However, men who undergo vasectomy are advised to wear tight fitting underwear for at least 48 hours and up to seven days post-operation. The tight fit helps support the testes, reducing their movement and the strain on the very thin layers of fascia and muscles that cover the testes. Movement results in pain, as well as a risk of opening any wounds, and increases the chances of infection.

Keep it clean

Cleanliness of the body and the underwear is essential for everyone. Research shows that even clean underwear can contain 0.1b-10g of faecal matter, and those bacteria have the potential to make you ill.

Cleaning the skin, as well as your underwear, reduces the potential for fungal infections too, such as tinea cruis, sometimes known as jock itch.

This red or brown itchy rash is four times more common in men than women. Athletes typically present with fungal infections in their groin from increased heat and sweat generated while exercising. Sportsmen tend to develop the infection along the crease between the scrotum and thigh because of the tight-fitting underwear worn during contact sports.

You can go commando – but take care with zips

Foregoing the barrier underwear creates between sensitive areas can actually be beneficial. Going commando enables air to circulate, allowing secretions to dry naturally, reducing the moist conditions that can contribute to infections.

The main risk of going underwear-free seems to be for men who’re careless with trouser fastenings. Injuries from zip fastenings almost always involve men damaging their penis or scrotum.

So, picking natural, breathable fabrics – and perhaps button-fastenings – are best for health down there. And always remember, if something doesn’t look or smell right it is best to get it checked out.The Conversation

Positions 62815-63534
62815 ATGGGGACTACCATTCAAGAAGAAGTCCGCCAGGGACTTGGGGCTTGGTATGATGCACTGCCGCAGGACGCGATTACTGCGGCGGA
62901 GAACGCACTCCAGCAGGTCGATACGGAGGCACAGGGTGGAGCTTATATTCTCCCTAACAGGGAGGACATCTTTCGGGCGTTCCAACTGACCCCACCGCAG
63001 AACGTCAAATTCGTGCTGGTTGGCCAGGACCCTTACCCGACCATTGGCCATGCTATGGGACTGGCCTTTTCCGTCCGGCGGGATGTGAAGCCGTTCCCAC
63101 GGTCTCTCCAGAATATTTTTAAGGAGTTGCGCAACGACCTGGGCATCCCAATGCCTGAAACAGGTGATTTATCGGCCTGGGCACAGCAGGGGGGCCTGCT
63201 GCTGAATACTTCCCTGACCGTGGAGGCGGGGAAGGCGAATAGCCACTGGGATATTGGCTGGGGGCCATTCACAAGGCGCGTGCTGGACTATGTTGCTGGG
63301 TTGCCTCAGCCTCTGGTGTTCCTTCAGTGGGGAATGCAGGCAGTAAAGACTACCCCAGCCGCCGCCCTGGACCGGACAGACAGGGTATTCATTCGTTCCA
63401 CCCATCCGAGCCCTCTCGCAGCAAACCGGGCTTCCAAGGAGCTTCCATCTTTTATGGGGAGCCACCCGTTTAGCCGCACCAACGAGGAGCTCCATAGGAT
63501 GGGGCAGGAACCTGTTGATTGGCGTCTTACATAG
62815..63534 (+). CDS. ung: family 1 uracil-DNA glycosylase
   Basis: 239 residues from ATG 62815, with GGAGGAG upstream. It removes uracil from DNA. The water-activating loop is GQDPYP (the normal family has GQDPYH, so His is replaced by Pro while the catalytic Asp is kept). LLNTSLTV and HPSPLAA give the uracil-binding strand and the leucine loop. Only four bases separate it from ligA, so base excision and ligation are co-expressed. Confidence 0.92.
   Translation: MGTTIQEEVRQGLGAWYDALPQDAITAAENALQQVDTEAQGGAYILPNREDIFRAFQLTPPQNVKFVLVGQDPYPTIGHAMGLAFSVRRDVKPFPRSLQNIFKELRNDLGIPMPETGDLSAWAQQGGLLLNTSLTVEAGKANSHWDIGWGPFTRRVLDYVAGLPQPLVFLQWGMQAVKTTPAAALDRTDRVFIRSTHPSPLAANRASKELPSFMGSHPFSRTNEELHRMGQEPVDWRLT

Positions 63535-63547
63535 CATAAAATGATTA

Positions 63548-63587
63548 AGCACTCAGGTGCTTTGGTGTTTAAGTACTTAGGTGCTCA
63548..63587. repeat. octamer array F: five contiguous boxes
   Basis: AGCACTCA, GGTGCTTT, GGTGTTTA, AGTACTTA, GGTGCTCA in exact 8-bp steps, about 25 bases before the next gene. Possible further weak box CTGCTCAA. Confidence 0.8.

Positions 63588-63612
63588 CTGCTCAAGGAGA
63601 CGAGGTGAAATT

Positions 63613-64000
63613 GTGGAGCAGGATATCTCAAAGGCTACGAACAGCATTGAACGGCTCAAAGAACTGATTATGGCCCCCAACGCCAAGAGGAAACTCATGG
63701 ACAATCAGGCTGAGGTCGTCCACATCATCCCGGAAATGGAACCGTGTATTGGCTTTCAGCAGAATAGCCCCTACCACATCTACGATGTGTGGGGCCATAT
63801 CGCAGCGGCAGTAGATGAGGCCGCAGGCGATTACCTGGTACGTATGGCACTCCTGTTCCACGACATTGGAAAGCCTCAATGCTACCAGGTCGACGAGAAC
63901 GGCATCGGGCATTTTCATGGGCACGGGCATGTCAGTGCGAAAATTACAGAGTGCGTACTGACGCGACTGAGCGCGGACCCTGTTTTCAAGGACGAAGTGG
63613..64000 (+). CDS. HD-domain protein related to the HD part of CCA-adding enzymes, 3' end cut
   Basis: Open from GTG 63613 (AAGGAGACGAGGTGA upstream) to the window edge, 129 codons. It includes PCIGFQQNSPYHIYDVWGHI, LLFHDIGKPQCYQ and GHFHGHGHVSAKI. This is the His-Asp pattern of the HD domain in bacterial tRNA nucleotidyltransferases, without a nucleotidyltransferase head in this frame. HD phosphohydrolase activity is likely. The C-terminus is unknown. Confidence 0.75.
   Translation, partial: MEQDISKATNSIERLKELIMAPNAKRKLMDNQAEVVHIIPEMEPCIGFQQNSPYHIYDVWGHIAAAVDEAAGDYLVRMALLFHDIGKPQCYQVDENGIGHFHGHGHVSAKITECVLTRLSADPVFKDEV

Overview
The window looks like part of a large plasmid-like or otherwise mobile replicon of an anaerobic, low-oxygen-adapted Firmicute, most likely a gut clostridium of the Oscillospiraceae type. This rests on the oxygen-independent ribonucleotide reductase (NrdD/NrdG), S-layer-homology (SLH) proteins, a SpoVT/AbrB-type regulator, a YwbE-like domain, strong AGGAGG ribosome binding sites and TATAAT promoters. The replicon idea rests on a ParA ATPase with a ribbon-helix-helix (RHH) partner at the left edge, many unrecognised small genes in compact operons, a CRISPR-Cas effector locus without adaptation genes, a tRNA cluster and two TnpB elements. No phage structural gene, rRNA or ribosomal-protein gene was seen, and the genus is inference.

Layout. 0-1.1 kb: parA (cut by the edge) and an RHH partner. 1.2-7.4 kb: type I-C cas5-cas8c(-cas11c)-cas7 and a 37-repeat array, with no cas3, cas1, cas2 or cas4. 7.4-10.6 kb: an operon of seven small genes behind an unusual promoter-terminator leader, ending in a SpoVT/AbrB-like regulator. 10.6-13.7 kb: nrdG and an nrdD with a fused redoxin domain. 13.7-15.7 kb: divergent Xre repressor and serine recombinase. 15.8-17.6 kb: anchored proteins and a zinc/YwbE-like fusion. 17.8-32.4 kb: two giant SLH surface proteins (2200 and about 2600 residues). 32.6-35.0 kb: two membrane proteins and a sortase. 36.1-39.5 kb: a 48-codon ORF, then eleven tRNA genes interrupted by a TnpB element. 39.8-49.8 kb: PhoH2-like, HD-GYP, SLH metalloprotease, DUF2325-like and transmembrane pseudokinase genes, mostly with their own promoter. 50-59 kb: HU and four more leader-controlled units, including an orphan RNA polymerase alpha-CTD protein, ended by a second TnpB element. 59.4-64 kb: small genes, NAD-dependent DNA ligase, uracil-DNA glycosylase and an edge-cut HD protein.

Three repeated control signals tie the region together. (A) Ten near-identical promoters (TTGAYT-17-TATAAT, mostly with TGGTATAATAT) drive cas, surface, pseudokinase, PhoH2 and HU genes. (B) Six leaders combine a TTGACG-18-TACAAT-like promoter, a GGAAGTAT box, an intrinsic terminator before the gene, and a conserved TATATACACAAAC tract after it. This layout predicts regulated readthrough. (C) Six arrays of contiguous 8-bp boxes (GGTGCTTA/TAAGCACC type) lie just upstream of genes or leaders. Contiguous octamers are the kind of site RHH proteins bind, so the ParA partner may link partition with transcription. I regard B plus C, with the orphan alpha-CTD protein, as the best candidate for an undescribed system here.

Adam Taylor, Professor and Director of the Clinical Anatomy Learning Centre, Lancaster University

This article is republished from The Conversation under a Creative Commons license. Read the original article.

Related Books:

The Body Keeps the Score: Brain Mind and Body in the Healing of Trauma

by Bessel van der Kolk

This book explores the connections between trauma and physical and mental health, offering insights and strategies for healing and recovery.

Click for more info or to order

Breath: The New Science of a Lost Art

by James Nestor

This book explores the science and practice of breathing, offering insights and techniques for improving physical and mental health.

Click for more info or to order

The Plant Paradox: The Hidden Dangers in "Healthy" Foods That Cause Disease and Weight Gain

by Steven R. Gundry

This book explores the links between diet, health, and disease, offering insights and strategies for improving overall health and wellness.

Click for more info or to order

The Immunity Code: The New Paradigm for Real Health and Radical Anti-Aging

by Joel Greene

This book offers a new perspective on health and immunity, drawing on principles of epigenetics and offering insights and strategies for optimizing health and aging.

Click for more info or to order

The Complete Guide to Fasting: Heal Your Body Through Intermittent, Alternate-Day, and Extended Fasting

by Dr. Jason Fung and Jimmy Moore

This book explores the science and practice of fasting offering insights and strategies for improving overall health and wellness.

Click for more info or to order